It takes years to build a good reputation, and a second for someone to destroy it, so, it is important to think twice before ranting on Facebook about hair in your food as you might find yourself coughing out thousands of dollars to the aggrieved restaurant owner who claims that your post has had a deleterious effect on their business. According to Statista, in 2021, there are approximately 31.76 million social network users in Canada, and this figure is projected to grow to 38.18 million users in 2023. Needless to say, that social media platforms are pivotal as the communication channel for many, so the likelihood of a post going viral in mini seconds is very high. In the era of social media, given the speed a Facebook post can go ‘viral’ and reach a worldwide audience, it is important to think twice before clicking on the ‘send’ button because you can be guilty of Cyber-libel, a term used when an individual has posted or emailed an untrue statement relating to someone else on the internet.
What is Defamation?
Section 1 of the Defamation Act,2000 says that Defamation means libel and slander. Libel and Slander are types of defamatory statements. Libel is a defamatory statement that is written while Slander is a defamatory statement that is spoken. Libel and Slander are now treated alike, and the same penalty applies regardless of whether the defamatory material is written or spoken. Defamation Act, Alberta, provides that for a statement to be libellous it needs to reach only one person other than yourself, a large audience is not necessary. Similarly, to show that a material is slanderous, you must prove that it was heard by a third party. Defamatory material can take any form including blogs, articles, poems, photos, social media posts, songs, email, paintings, online reviews and more. If you spread something defamatory over the internet, an aggrieved individual may bring a defamation suit against you to recover costs for harm sustained.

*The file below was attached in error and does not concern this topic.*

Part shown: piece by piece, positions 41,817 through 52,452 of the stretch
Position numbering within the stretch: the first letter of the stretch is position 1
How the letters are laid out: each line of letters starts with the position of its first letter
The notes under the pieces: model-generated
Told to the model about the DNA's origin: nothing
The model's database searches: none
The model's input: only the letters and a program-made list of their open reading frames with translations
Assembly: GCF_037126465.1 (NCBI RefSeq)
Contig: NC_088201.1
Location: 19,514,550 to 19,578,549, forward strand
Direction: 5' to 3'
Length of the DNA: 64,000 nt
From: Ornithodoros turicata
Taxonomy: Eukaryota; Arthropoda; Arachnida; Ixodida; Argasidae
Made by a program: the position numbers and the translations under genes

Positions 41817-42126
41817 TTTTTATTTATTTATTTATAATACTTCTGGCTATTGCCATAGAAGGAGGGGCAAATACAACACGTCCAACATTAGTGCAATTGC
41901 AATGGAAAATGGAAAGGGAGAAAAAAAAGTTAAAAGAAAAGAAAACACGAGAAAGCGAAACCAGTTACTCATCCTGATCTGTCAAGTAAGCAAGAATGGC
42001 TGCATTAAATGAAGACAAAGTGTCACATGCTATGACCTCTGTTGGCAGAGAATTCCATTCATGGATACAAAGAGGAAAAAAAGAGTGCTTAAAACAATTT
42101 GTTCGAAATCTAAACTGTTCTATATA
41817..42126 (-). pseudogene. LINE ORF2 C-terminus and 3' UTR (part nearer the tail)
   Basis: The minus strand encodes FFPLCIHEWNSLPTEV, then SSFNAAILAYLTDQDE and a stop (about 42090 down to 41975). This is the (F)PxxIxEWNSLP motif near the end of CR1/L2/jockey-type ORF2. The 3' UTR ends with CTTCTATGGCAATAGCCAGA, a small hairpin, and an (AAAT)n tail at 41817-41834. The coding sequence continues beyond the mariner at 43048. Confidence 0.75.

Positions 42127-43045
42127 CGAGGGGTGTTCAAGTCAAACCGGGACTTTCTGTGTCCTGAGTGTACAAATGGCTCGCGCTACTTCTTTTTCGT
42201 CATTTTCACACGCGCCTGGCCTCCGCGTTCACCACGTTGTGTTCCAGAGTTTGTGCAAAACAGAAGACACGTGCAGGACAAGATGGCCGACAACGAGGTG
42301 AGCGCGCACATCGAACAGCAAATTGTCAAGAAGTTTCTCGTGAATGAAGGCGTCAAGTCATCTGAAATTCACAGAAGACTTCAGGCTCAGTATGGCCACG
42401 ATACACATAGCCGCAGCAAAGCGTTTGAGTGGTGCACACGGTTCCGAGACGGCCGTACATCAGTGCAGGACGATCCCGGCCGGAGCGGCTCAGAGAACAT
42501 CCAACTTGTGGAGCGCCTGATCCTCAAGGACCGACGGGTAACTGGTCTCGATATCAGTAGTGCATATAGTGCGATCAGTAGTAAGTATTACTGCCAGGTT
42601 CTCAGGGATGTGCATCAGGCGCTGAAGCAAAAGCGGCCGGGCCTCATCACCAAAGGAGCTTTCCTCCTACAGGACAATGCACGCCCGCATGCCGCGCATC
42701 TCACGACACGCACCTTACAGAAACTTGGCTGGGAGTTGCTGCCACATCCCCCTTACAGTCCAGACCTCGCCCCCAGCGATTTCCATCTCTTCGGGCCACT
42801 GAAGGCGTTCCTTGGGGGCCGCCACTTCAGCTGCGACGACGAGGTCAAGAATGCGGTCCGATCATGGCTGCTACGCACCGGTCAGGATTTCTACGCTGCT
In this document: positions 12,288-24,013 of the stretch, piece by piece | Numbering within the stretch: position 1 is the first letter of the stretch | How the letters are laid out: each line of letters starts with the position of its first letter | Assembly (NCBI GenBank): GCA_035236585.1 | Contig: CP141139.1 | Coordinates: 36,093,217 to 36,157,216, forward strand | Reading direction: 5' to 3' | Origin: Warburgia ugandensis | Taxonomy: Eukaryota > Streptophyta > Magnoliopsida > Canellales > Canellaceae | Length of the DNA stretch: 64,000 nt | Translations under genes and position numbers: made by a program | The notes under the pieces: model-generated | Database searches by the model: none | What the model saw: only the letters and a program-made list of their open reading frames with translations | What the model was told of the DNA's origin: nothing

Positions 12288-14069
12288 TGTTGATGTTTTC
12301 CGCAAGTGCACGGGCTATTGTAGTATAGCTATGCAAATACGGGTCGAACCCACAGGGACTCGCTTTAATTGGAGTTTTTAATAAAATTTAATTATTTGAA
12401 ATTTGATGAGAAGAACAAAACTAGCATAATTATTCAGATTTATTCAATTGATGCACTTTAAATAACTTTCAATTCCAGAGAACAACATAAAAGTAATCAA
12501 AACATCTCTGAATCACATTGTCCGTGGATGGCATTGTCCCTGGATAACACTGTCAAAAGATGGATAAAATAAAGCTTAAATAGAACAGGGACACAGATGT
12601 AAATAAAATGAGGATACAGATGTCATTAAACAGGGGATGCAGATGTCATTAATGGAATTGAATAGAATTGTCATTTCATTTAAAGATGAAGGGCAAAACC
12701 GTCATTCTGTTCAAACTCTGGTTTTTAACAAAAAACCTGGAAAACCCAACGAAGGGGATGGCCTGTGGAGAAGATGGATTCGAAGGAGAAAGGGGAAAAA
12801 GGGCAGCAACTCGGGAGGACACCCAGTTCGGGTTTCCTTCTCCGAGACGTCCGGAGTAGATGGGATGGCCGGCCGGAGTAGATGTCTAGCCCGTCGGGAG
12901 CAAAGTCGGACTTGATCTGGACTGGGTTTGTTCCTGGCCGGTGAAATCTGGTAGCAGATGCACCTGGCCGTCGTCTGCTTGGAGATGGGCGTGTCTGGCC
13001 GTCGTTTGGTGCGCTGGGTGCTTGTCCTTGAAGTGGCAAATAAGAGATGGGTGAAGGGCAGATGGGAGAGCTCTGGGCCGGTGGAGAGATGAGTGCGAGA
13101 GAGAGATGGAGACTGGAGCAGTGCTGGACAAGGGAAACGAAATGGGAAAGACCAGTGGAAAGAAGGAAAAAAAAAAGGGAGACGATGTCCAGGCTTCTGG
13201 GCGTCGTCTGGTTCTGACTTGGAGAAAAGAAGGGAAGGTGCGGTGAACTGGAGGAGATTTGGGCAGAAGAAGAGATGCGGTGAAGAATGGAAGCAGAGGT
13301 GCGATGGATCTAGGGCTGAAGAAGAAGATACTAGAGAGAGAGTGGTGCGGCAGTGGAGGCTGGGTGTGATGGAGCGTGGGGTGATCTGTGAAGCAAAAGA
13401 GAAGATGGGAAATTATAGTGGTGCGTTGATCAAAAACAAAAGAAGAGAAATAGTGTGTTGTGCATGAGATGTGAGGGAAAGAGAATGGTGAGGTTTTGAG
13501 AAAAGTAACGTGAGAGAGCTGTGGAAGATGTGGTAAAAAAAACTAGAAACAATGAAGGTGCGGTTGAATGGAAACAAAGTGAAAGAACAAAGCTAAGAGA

Section 3 of Libel and Slander Act, 1942 states that in an action for libel or slander the plaintiff may aver that the words or matter complained of were used in a defamatory sense, specifying the defamatory sense without any prefatory averment to show how the words or matter were used in that sense, and the averment shall be put in issue by the denial of the alleged libel or slander, and where the words or matter set forth with or without the alleged meaning show a cause of action, the statement of claim shall be sufficient.
In Botiuk v Toronto Free Press Publications Ltd, the Alberta Court of Appeal defined defamatory statements as ‘publications which tend to lower a person in the estimation of right-thinking members of society or to expose a person to hatred, contempt, or ridicule.